Matt Kemp (RHB) Age in 2011: 26 Cost: $6.95M in '11 + incentives (under club control through 2012)
James Projection: .280/.339/.484 98 runs / 27 HRs / 95 RBIs / 24 SBs (11 CS)
Jayson Werth (RHB) Age in 2011: 31 Likely cost: $14-17M, 4 yrs + option
James Projection: .275/.375/.493 98 runs / 28 HRs / 91 RBIs / 14 SB (4 CS)
The first thing to pop out at you is how much more value the trade alternatives deliver when the cost of Crawford and Werth are taken into account. The second is how much better Werth is projected to be over Crawford -- though there are many reasons to think that Werth is likely to break down more quickly than Crawford over the span of a long contract. Werth has also benefited to a degree from Citizens Bank Park (though not as much as one might think -- he actually delivered a higher OPS on the road two of the past four years).
To me, however, the big surprise is how good the projections think Ryan Kalish is going to be. Who is Ryan Kalish, you may ask? (Everyone probably knows the others on this list.) He was the Red Sox's #5 prospect coming into 2010, according to Baseball America, and is Boston's #2 prospect now, according to Red Sox Prospects. He's an interesting case, as he made his premier last season at the same time Peter Bourjos did.
Kalish is one year younger than Bourjos, both being born in late March. Both are known as speedy guys with plus defense, but Kalish has the higher power ceiling and more plate discipline. Bourjos, on the other hand, is likely to last in centerfield, where Kalish will move to one of the corners. He looked very good in left field last season for the Sox, but ranked only average in centerfield, though there were some glowing media reports, and one has to consider how difficult CF is to learn in Fenway. (Remember Reggie Willits anyone?) Let's look at the slash lines on Kalish and Bourjos for their first cups of coffee:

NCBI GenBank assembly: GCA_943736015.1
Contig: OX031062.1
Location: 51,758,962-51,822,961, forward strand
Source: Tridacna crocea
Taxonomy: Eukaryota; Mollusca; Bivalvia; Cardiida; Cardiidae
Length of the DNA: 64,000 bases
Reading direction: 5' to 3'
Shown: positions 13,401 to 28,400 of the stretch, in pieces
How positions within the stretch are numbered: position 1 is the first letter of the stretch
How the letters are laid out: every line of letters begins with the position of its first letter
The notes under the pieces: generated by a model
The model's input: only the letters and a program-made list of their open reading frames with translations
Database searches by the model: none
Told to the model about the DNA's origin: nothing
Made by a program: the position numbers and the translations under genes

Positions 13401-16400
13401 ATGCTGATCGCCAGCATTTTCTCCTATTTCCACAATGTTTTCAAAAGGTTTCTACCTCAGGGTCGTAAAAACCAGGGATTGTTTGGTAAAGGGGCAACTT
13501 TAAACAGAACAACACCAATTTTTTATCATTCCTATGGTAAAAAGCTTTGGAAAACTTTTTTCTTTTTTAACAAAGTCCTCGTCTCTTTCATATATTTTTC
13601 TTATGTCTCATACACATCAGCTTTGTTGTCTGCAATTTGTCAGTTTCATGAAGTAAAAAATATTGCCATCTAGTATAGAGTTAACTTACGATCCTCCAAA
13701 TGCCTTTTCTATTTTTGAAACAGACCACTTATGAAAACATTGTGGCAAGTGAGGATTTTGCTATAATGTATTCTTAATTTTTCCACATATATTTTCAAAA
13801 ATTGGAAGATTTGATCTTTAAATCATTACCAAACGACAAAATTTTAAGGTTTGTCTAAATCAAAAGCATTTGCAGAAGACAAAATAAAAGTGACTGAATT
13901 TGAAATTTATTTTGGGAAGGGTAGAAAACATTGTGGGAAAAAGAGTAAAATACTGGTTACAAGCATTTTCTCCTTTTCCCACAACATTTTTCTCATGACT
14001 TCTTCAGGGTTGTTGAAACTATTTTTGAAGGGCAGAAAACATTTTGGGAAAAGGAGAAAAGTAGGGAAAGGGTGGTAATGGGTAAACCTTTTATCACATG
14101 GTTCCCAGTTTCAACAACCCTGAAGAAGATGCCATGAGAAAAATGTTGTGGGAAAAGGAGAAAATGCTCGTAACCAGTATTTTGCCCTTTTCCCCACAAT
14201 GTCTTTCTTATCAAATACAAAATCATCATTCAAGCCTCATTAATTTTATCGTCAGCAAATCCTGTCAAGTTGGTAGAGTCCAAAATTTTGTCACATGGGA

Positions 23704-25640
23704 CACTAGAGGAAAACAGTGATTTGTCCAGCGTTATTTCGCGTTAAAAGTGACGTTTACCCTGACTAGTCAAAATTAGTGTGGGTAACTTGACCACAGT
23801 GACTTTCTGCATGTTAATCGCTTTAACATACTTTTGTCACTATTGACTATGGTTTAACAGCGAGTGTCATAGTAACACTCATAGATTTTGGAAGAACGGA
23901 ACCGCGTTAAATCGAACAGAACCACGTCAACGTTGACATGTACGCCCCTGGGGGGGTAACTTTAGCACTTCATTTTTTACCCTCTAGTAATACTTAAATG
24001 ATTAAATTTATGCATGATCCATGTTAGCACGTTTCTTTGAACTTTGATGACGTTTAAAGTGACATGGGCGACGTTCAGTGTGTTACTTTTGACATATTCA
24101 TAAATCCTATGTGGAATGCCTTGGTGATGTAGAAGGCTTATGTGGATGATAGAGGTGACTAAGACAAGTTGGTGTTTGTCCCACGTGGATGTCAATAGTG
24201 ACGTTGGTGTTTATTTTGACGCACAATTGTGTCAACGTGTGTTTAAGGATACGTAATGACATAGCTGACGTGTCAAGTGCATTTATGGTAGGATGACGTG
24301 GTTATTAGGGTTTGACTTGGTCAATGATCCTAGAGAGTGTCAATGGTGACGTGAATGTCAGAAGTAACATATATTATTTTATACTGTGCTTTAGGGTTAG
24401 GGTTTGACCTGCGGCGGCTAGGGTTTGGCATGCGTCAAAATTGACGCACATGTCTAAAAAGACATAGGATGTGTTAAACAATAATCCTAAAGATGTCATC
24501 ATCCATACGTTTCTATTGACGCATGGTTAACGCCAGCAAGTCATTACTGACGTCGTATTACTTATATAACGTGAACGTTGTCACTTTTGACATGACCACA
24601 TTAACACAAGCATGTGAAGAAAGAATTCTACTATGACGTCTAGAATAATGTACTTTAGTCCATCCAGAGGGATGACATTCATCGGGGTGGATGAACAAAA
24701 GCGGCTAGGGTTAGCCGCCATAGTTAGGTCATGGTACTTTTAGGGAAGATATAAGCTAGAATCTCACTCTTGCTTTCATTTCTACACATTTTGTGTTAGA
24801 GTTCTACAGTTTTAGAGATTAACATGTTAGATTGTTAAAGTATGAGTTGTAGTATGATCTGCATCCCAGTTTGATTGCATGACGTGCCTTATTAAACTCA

Bourjos (193 PAs, 51 games): .204/.237/.381 19 runs / 6 HRs / 19 RBIs / 10 SB (3 CS)
Kalish (179 PAs, 53 games): .252/.305/.405 26 runs / 4 HRs / 24 RBIs / 10 SB (1 CS)
It does provide a little perspective. Bourjos' defense is majestic, but Kalish looks more like he's ready to hit now. As a LF in limited play, his defense was very solid (+10.2 UZR/150), but it was 12 games, so who's telling? But the minor league reports indicate his defense is very solid at the corners. The Red Sox -- with Ellsbury, Drew, Cameron and Kalish in the stables -- have the luxury of slow-walking Kalish and giving him some more seasoning in AAA, but he's ready now for a team willing to give him the ABs.
So would Napoli and Moore be enough to secure one of Ellsbury or Kalish? Hard to tell. Both are big with the fans. Ellsbury is a legitimate injury risk, and there's media scuttlebutt about disaffection between him and the front office due to mis-diagnosis of his injuries by team physicians. The fact that the Sox have both players ready to go makes it more likely that they trade one of the two, and perhaps look for Crawford and Werth in free agency. I'm less bullish on the Napoli/Moore package getting it done for Kemp -- but there are other packages that could be built to snare that fish.
I'll leave the plausibility of attaining any of these guys for Haloheads to hash out in the following thread, but I wanted to throw some alternatives out there to throw some more light on the Crawford gamble. I think there's more than one way to fill leftfield in Angels Stadium.